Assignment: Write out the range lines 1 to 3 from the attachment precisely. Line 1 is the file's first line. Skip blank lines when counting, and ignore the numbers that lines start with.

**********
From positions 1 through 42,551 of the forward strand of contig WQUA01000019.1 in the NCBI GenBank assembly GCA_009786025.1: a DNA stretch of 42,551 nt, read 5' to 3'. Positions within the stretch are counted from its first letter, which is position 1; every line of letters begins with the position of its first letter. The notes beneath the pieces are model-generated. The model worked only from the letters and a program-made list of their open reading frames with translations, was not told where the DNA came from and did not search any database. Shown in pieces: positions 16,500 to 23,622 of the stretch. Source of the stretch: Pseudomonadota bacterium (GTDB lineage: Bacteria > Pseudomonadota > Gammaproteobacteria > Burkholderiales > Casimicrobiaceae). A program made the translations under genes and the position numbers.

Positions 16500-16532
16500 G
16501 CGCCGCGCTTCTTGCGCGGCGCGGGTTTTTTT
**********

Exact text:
From positions 1 through 42,551 of the forward strand of contig WQUA01000019.1 in the NCBI GenBank assembly GCA_009786025.1: a DNA stretch of 42,551 nt, read 5' to 3'. Positions within the stretch are counted from its first letter, which is position 1; every line of letters begins with the position of its first letter. The notes beneath the pieces are model-generated. The model worked only from the letters and a program-made list of their open reading frames with translations, was not told where the DNA came from and did not search any database. Shown in pieces: positions 16,500 to 23,622 of the stretch. Source of the stretch: Pseudomonadota bacterium (GTDB lineage: Bacteria > Pseudomonadota > Gammaproteobacteria > Burkholderiales > Casimicrobiaceae). A program made the translations under genes and the position numbers.

Positions 16500-16532
16500 G